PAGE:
by Luisa Low
During this week’s Space Café, SpaceWatch.Global publisher Torsten Kriening spoke with Will Marshall, a scientist and the CEO and Co-Founder of Planet, the world’s largest Earth observation satellite network delivering a near-daily global dataset. It’s at Planet where, for the past decade he has led the company in its development of advanced technologies that provide high-resolution imagery and high-accuracy analysis of the Earth’s environment.
It’s hard to think of many who can match the pedigree of Will Marshall’s CV. Since beginning his space career in 1997, Will has worked as a scientist developing low-cost satellites for NASA, lectured at the ISU, and was Chair of the Space Advisory Council. Having completed degrees at the universities of Alabama, Leicester, California, Oxford and Harvard, he has also worked as an intern and trainee at NASA JPL, Caltech and the European Space Agency.
Earlier this week, SpaceWatch.Global published an opinion piece by Planet Senior Director Dr Agnieszka Lukaszczyk, who argued that earth observation can help achieve the European Green Deal. During this week’s episode, Torsten and Will discuss this idea further – deep-diving into how the use of commercial space imagery can help Europe achieve its ambitious environmental goals.
How can space imagery help the EU achieve its Green Deal?
The European Union aims to become the first resource-efficient and competitive economy without net emissions of greenhouse gases by 2050.
It will do so by placing an intrinsic value on natural capital – the air we breathe, the water we drink, the fish we eat and the wood we build with. Will says this is an approach the world must quickly adopt to prevent further loss of biodiversity and halt climate change.
“It’s a bold initiative of the European Union to transition the economy to a sustainable one. It’s something that all the entire global economy has to do. By not taking that [natural capital] into account and assuming that’s free, the economy is not pricing in the effects of disturbing those ecosystems, which both provide human services.”
Earth-imaging companies, like Planet, can help the EU’s initiative by providing regular, high-resolution Earth imagery data to track the world’s climate, environmental changes and resource degradation. The company also provides data to help minimise the impact of urban planning and large-scale infrastructure projects on the environment.
They also have the role of “forest watchers”, tracking and monitoring deforestation by providing high-resolution imagery of the world’s forests, with satellites so precise they can see down to the individual canopy level.
“As opposed to just waking up at the end of the year, and finding there’s a big hole in the Amazon, Congo or an Indonesian forest, we can actually stop it in the act.”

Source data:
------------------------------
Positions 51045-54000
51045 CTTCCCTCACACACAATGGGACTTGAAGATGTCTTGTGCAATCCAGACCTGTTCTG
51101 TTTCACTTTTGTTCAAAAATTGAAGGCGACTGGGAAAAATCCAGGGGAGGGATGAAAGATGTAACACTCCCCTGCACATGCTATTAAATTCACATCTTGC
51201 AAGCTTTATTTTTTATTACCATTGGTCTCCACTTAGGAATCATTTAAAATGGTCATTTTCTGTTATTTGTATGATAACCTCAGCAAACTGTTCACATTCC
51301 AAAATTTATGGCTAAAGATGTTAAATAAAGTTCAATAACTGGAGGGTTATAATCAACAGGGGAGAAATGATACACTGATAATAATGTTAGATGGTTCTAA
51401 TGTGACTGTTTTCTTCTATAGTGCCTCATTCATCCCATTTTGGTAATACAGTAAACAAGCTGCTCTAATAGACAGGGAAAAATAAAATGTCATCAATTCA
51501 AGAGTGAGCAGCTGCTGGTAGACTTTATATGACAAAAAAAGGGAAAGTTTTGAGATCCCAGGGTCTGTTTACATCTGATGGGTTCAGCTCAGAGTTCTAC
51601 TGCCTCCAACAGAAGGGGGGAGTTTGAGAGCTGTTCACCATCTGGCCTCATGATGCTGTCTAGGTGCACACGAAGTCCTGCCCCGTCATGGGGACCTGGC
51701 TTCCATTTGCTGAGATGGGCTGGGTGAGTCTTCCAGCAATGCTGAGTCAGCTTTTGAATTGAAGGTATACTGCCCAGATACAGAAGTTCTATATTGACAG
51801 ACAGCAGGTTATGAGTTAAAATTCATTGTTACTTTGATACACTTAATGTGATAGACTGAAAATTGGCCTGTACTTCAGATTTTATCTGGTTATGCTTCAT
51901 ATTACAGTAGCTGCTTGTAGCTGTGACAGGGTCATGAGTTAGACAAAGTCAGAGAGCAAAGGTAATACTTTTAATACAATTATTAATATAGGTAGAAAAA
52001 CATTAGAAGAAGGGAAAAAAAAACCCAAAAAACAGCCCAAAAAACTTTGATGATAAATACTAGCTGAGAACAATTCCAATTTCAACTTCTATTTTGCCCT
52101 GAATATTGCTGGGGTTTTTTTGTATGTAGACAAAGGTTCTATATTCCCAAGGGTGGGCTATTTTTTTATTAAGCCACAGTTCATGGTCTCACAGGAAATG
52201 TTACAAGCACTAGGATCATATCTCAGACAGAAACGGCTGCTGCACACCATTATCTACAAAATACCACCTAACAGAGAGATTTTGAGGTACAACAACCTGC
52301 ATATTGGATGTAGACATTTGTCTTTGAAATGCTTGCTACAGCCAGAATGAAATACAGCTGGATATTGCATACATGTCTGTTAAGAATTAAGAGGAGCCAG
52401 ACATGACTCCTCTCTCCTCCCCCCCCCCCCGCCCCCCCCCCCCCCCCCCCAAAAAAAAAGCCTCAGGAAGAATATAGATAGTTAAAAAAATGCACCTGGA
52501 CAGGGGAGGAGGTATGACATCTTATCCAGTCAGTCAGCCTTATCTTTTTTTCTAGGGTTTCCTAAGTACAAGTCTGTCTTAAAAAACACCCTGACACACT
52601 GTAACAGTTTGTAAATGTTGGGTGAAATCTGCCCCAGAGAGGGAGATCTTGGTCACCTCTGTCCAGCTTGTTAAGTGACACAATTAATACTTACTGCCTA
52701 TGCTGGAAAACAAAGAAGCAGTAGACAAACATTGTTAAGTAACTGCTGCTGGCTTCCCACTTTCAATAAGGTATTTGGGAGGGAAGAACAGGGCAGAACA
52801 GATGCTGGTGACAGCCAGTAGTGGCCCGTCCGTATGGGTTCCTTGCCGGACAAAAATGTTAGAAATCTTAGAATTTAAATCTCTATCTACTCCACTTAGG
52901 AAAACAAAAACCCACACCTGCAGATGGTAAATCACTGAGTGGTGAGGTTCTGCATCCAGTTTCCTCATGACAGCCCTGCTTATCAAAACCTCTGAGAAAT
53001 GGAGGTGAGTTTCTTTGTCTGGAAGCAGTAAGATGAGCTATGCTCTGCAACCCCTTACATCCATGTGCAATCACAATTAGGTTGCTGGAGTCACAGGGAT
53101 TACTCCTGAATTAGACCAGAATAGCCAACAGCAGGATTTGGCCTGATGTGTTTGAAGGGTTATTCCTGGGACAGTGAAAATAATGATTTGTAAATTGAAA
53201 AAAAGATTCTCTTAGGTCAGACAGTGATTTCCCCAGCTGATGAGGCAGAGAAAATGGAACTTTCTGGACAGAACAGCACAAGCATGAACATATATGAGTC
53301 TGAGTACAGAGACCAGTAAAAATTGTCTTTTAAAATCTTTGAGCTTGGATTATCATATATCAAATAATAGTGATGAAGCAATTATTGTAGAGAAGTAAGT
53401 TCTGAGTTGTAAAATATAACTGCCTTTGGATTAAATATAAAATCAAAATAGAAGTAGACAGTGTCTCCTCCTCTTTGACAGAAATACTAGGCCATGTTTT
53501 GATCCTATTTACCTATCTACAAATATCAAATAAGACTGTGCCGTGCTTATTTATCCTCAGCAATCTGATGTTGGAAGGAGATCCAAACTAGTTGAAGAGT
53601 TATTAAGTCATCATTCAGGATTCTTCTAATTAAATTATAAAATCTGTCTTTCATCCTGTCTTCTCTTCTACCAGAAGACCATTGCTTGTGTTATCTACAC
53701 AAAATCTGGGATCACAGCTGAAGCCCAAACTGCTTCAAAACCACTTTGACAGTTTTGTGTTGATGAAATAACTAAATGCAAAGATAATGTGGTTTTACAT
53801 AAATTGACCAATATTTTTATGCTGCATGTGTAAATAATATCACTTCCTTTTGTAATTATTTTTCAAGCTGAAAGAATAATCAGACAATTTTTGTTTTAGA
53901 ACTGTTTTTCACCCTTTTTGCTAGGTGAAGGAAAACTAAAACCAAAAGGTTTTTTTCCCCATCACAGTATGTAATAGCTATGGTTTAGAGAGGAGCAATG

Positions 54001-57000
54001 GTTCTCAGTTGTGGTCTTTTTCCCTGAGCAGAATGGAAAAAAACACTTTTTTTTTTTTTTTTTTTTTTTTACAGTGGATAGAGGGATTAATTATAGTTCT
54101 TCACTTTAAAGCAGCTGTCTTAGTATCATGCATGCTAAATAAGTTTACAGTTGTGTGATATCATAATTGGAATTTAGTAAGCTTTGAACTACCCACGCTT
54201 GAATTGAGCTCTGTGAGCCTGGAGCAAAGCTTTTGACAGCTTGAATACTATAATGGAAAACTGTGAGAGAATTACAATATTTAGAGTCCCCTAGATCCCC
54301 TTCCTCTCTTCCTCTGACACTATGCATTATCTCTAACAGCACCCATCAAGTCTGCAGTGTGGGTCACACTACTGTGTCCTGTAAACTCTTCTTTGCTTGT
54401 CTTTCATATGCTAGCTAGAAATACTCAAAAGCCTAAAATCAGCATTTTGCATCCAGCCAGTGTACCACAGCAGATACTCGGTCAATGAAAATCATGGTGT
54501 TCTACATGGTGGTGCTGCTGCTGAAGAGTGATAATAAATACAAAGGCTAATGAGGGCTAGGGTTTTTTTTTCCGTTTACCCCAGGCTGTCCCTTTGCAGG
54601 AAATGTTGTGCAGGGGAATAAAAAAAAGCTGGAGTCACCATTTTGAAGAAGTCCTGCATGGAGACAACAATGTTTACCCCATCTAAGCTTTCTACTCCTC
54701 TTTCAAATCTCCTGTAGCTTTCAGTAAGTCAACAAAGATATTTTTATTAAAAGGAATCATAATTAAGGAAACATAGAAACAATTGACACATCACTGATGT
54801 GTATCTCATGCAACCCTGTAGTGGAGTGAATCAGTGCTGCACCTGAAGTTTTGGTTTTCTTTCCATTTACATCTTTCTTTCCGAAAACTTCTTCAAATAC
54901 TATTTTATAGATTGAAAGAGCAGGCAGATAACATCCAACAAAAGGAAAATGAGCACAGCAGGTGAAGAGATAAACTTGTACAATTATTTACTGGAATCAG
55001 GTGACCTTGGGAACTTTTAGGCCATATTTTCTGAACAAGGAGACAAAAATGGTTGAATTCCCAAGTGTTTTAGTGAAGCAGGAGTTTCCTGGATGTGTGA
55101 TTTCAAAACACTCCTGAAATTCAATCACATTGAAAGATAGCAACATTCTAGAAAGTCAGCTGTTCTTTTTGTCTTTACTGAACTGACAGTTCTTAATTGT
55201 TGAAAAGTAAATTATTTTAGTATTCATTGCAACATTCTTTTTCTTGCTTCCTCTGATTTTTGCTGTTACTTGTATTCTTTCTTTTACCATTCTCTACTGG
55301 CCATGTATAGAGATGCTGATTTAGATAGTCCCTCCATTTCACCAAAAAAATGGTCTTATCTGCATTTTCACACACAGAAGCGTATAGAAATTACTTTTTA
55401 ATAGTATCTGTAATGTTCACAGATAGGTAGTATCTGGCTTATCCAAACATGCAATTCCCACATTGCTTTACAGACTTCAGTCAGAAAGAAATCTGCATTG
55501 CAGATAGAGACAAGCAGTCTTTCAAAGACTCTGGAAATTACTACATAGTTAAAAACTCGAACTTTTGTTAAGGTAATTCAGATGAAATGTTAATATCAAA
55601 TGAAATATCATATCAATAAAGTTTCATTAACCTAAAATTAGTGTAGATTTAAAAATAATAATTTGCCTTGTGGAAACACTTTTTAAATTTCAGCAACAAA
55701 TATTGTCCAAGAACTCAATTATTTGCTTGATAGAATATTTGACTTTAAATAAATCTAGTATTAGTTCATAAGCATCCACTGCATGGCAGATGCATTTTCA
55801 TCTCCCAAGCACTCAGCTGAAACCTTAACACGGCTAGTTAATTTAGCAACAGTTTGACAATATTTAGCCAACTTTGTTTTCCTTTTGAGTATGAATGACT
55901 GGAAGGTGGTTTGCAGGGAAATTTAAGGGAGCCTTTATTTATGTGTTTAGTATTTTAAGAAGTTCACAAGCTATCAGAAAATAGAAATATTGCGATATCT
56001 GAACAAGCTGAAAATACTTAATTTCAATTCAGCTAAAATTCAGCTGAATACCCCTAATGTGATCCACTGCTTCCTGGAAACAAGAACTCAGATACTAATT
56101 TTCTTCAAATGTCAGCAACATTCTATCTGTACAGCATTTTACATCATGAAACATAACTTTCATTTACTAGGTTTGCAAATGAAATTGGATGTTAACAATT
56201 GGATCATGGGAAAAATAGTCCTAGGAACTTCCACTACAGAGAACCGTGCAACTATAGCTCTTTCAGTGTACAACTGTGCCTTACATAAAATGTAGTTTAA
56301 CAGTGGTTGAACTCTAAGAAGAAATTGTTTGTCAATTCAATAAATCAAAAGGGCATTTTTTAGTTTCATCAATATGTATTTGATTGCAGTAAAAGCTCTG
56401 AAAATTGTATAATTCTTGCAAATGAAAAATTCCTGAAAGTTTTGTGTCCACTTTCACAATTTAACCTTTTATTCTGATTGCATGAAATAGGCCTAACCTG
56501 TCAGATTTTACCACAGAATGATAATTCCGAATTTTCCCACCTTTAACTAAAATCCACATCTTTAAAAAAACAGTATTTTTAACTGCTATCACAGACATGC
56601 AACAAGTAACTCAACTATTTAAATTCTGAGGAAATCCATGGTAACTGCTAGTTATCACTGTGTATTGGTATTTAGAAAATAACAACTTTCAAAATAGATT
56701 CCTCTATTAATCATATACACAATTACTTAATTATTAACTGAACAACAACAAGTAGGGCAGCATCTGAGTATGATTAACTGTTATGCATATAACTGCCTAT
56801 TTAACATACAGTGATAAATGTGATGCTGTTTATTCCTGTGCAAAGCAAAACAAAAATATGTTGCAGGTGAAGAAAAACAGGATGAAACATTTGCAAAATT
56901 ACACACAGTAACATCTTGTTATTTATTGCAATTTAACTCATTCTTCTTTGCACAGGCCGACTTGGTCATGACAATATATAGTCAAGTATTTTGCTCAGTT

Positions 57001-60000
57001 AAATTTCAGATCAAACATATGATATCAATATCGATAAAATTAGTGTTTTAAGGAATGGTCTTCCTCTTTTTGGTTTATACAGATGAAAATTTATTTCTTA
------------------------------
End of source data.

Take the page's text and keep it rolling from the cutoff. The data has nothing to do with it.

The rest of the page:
Planet also assists with the “greening” of the agricultural industry – a central facet of the European Green Deal – by providing data on crops and monitoring for farms encroaching on nearby forests. Planet’s data can also help prevent overfishing by monitoring biodiverse areas and tracking illegal fishing.
Earth imagery means we are no longer “acting in the blind”
Although learning about Earth through satellite imaging is nothing new, Planet has gone further than any organisation before them, by providing high-resolution, regular imaging of Earth’s environment and human activity.
Planet operates the largest Earth-imaging constellation ever launched into orbit, which includes a fleet of 21 high-resolution satellites with the in-built ability to zoom in to target locations as close as 50 centimetres.
This resolution and accuracy enables provision of quality data, but to create end-user satellite images it requires a high level of analysis. To do this, Planet uses machine learning and artificial intelligence to provide information on crop yields, biomass, roads and buildings.
It’s with these tools that Will believes the EU will be able to achieve its Green Deal within the next 29 years.
“We have incredible tools to bring to bear to stop [climate change], reverse it and protect remaining biodiversity… so we need to act fast. But now we have incredible new tools like this data set that didn’t exist.”
“I can imagine our grandchildren could say: “Hey, how did you manage the earth before you had a daily imagery of it – you were acting in the blind?” I think that’s true… but now we have this tool.”
To listen to Will Marshall’s insights into space sustainability, you can watch the full program here
Luisa Low is a freelance journalist and media adviser from Sydney, Australia. She currently manages Media and Public Relations for the University of Sydney’s Faculty of Engineering.